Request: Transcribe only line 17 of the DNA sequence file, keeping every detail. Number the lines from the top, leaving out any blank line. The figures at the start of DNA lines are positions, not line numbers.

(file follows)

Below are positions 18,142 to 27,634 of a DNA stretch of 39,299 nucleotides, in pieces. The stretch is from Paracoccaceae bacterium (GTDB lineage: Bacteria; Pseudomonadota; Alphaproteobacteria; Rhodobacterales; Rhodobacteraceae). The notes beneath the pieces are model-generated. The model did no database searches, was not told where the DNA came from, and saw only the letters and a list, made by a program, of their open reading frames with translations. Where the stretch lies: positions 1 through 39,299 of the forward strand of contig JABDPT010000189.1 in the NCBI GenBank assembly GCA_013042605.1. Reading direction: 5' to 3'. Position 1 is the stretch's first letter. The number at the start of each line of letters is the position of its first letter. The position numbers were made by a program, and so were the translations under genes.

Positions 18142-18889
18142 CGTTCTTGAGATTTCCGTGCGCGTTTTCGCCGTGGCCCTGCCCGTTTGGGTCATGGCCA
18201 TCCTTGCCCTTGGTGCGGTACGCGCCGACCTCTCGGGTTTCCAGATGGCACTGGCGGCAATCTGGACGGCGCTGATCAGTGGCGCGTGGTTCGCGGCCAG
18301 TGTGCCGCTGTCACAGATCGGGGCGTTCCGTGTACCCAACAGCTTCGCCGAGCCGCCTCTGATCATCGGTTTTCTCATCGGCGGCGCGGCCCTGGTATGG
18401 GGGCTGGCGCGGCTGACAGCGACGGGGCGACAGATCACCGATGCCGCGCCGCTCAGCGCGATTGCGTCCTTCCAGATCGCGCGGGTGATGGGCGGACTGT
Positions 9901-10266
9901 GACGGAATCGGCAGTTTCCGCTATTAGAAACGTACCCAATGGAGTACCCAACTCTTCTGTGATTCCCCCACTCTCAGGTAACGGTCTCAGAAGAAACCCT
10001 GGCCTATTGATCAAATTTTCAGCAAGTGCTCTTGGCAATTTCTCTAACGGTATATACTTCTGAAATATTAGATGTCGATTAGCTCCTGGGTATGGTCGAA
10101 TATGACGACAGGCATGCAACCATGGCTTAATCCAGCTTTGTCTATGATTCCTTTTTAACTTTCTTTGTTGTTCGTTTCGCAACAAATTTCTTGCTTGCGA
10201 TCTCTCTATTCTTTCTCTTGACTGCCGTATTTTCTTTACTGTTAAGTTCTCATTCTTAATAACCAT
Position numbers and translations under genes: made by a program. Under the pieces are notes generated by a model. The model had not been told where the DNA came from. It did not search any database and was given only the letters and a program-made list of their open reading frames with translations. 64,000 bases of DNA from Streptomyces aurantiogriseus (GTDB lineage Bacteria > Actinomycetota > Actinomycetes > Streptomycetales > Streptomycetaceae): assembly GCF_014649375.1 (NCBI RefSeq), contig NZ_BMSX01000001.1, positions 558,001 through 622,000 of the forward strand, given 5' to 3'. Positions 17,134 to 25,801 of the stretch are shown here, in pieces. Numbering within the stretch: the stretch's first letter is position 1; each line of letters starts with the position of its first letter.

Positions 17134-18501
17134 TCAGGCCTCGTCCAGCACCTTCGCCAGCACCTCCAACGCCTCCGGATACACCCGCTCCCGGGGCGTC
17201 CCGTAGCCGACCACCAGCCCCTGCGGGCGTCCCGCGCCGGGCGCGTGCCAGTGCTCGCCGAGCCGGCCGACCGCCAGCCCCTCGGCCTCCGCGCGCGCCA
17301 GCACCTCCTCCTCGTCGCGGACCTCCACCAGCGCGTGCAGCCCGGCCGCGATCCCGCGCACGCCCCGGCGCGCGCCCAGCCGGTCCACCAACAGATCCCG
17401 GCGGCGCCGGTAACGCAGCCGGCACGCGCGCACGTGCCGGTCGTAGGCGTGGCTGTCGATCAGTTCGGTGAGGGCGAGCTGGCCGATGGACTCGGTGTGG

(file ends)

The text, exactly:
17401 GCGGCGCCGGTAACGCAGCCGGCACGCGCGCACGTGCCGGTCGTAGGCGTGGCTGTCGATCAGTTCGGTGAGGGCGAGCTGGCCGATGGACTCGGTGTGG